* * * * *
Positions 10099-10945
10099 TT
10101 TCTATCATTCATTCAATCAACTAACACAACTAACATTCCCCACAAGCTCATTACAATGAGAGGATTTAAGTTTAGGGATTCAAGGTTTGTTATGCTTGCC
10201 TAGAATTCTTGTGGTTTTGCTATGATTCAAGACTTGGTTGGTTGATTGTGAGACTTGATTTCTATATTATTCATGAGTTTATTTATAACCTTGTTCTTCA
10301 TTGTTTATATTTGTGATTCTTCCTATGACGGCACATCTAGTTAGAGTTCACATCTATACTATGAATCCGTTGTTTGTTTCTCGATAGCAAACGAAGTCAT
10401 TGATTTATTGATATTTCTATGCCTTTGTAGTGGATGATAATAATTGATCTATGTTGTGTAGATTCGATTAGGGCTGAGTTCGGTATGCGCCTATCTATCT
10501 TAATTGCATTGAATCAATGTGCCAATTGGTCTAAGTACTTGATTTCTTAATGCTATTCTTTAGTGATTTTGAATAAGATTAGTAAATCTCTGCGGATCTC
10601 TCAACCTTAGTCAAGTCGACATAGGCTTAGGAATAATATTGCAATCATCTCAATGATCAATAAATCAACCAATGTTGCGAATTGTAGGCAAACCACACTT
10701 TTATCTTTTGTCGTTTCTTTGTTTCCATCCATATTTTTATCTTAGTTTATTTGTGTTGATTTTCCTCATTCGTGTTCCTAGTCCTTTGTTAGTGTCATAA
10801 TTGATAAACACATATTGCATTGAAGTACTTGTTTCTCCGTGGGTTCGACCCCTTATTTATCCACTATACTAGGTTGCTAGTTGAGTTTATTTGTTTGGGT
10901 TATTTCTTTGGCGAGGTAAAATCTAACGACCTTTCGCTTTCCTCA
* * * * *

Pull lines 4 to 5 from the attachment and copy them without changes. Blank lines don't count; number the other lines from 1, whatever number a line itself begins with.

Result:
10201 TAGAATTCTTGTGGTTTTGCTATGATTCAAGACTTGGTTGGTTGATTGTGAGACTTGATTTCTATATTATTCATGAGTTTATTTATAACCTTGTTCTTCA
10301 TTGTTTATATTTGTGATTCTTCCTATGACGGCACATCTAGTTAGAGTTCACATCTATACTATGAATCCGTTGTTTGTTTCTCGATAGCAAACGAAGTCAT